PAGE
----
Sociopolitical Crises and Systemic Change
What conditions bring about the downfall of one regime and lay the groundwork for a different type of political system? To identify these conditions, we need to analyze both the incumbent government and the opposition movement. The transformation from one system to another occurs when incumbent government leaders face severe crises that they cannot handle within the existing mode of policy production. Three related crises--structural, cultural, and behavioral--explain these transformative political changes. These crises stem from an incongruence (disharmony, disequilibrium, conflict) among aspects of the political system: cultural values, sociopolitical structures, and individual behaviors. As Figure 6.1 indicates, the key structural-behavioral crisis involves ineffective enforcement and noncompliance. The crucial policymaking structures--for example, the cabinet of ministers, civil service, armed forces, police, and the dominant political party--can no longer enforce their decisions. Leaders and masses disobey government orders. An opposition movement rallies greater behavioral support.
When the incumbent regime's enforcement coalition disintegrates, legitimacy crises become more severe. Catastrophes such as wars, foreign invasions, economic depressions, and natural disasters exacerbate declining legitimacy. Neither elites nor masses seem willing to accept the incumbent regime's values as morally binding. The cultural rights and obligations associated with the existing government no longer effectively regulate the performance of the policymaking structures. Because official norms of fairness, reciprocity, and scope of public authority are not incorporated into the operation of government agencies, deinstitutionalization results.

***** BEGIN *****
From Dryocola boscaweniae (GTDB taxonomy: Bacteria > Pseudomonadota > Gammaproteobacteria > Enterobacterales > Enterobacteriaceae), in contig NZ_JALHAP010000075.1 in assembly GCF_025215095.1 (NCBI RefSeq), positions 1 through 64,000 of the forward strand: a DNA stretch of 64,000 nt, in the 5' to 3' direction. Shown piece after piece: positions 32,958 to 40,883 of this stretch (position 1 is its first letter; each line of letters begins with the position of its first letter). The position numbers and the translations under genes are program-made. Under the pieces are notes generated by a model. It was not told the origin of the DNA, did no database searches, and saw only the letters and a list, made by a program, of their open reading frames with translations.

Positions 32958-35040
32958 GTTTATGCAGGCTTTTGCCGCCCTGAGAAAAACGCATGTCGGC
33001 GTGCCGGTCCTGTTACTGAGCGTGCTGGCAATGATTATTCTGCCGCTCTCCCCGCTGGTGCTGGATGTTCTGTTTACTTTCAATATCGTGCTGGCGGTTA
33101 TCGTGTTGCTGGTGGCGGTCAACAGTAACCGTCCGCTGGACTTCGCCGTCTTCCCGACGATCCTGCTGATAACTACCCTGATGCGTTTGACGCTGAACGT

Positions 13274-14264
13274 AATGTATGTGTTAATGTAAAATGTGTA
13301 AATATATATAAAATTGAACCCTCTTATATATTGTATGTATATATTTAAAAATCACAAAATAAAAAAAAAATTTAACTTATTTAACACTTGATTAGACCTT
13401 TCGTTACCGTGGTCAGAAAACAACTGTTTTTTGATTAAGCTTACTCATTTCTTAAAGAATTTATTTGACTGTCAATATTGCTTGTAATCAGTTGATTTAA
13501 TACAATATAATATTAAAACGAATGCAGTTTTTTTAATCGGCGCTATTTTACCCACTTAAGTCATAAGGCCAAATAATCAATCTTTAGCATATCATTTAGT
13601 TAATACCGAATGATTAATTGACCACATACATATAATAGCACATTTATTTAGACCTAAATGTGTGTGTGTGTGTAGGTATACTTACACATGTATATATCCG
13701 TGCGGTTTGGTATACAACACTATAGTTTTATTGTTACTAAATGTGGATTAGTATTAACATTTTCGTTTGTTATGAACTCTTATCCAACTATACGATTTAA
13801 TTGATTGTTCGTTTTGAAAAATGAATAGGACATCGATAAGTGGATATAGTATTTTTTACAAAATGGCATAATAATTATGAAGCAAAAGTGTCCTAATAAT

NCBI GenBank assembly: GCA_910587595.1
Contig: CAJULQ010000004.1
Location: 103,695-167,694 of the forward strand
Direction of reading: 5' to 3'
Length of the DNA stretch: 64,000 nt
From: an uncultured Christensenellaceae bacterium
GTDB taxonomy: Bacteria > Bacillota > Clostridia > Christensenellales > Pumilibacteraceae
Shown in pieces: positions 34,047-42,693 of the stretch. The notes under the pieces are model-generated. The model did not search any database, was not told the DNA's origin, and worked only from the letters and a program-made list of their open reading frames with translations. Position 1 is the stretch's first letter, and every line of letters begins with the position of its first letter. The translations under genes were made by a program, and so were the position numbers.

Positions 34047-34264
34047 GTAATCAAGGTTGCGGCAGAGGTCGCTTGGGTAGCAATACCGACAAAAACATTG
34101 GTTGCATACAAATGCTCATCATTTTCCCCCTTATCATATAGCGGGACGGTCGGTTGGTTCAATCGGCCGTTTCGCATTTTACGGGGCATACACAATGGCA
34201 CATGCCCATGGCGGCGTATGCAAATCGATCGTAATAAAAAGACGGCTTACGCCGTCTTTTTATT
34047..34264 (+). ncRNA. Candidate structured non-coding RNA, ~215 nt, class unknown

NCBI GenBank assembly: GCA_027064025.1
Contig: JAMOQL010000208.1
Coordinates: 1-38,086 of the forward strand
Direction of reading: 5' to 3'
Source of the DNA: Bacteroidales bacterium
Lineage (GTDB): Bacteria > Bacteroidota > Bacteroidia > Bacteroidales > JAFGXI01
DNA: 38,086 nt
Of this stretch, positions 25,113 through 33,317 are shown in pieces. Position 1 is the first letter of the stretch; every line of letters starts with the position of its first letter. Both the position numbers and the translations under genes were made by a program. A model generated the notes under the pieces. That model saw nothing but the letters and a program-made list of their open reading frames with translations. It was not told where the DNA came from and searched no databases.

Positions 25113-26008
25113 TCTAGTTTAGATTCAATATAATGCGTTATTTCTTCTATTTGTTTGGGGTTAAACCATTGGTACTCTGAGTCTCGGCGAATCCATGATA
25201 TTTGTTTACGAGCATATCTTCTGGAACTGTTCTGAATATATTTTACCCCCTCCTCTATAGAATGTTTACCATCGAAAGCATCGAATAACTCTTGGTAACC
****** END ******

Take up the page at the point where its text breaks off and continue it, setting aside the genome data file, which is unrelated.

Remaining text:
Behavioral crises intensify when leaders of the incumbent political system cannot formulate and implement policies that effectively handle the structural and cultural crises. Elite alienation grows. Mounting opposition from citizens